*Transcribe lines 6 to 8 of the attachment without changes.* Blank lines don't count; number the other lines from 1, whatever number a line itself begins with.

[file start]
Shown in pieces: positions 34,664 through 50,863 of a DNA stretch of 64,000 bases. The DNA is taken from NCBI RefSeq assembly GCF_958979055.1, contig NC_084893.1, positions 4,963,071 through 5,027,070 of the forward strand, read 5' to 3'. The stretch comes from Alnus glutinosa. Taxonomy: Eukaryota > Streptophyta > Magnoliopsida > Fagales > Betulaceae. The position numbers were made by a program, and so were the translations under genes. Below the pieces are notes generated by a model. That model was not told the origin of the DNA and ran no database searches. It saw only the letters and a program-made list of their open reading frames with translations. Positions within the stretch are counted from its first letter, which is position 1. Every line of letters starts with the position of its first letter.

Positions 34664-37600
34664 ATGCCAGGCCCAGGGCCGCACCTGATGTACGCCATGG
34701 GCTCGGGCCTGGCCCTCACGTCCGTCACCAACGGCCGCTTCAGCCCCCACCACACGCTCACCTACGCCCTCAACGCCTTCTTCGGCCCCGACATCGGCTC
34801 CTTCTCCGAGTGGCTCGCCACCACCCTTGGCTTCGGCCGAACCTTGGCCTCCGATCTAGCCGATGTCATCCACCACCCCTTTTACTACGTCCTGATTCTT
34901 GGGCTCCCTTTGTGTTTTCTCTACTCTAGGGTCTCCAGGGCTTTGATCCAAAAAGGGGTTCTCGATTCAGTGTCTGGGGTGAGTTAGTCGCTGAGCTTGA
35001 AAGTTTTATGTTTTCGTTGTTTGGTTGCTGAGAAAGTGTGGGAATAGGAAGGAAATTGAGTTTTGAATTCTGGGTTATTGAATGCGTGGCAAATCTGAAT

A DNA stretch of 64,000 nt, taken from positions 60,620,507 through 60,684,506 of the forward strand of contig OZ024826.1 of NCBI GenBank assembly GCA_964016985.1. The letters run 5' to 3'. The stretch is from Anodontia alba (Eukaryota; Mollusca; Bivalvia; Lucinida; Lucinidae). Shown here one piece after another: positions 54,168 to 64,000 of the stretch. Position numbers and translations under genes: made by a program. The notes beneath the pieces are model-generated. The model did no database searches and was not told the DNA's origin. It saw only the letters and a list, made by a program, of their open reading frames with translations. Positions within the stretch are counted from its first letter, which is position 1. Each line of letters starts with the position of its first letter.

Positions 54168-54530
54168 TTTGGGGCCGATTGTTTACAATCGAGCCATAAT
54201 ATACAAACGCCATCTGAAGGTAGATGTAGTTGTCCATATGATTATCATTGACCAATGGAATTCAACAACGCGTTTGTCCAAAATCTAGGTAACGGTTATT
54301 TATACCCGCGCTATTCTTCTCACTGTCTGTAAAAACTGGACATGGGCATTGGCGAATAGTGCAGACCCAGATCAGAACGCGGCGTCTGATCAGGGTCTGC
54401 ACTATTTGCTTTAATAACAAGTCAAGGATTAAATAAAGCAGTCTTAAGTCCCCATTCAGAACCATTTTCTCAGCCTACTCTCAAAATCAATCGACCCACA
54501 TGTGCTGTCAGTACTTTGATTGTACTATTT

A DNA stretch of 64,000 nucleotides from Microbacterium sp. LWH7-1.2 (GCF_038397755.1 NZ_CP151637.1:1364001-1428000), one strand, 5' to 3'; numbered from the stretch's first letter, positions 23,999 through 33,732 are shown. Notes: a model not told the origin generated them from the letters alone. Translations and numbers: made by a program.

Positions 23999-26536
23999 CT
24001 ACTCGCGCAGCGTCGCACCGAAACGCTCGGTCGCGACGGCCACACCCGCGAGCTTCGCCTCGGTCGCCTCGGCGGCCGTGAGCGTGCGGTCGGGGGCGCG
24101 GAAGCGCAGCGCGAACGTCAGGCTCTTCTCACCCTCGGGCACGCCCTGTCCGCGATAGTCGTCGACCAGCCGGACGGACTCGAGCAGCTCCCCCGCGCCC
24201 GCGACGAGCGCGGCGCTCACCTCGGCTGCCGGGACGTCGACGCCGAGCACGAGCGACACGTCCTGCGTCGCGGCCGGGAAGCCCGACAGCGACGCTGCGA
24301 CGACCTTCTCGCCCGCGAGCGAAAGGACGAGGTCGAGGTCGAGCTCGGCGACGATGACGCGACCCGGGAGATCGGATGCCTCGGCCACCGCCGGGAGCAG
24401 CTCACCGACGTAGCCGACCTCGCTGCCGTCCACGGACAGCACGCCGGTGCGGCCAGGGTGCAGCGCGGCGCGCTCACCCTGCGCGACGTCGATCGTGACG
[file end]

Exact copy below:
34901 GGGCTCCCTTTGTGTTTTCTCTACTCTAGGGTCTCCAGGGCTTTGATCCAAAAAGGGGTTCTCGATTCAGTGTCTGGGGTGAGTTAGTCGCTGAGCTTGA
35001 AAGTTTTATGTTTTCGTTGTTTGGTTGCTGAGAAAGTGTGGGAATAGGAAGGAAATTGAGTTTTGAATTCTGGGTTATTGAATGCGTGGCAAATCTGAAT

A DNA stretch of 64,000 nt, taken from positions 60,620,507 through 60,684,506 of the forward strand of contig OZ024826.1 of NCBI GenBank assembly GCA_964016985.1. The letters run 5' to 3'. The stretch is from Anodontia alba (Eukaryota; Mollusca; Bivalvia; Lucinida; Lucinidae). Shown here one piece after another: positions 54,168 to 64,000 of the stretch. Position numbers and translations under genes: made by a program. The notes beneath the pieces are model-generated. The model did no database searches and was not told the DNA's origin. It saw only the letters and a list, made by a program, of their open reading frames with translations. Positions within the stretch are counted from its first letter, which is position 1. Each line of letters starts with the position of its first letter.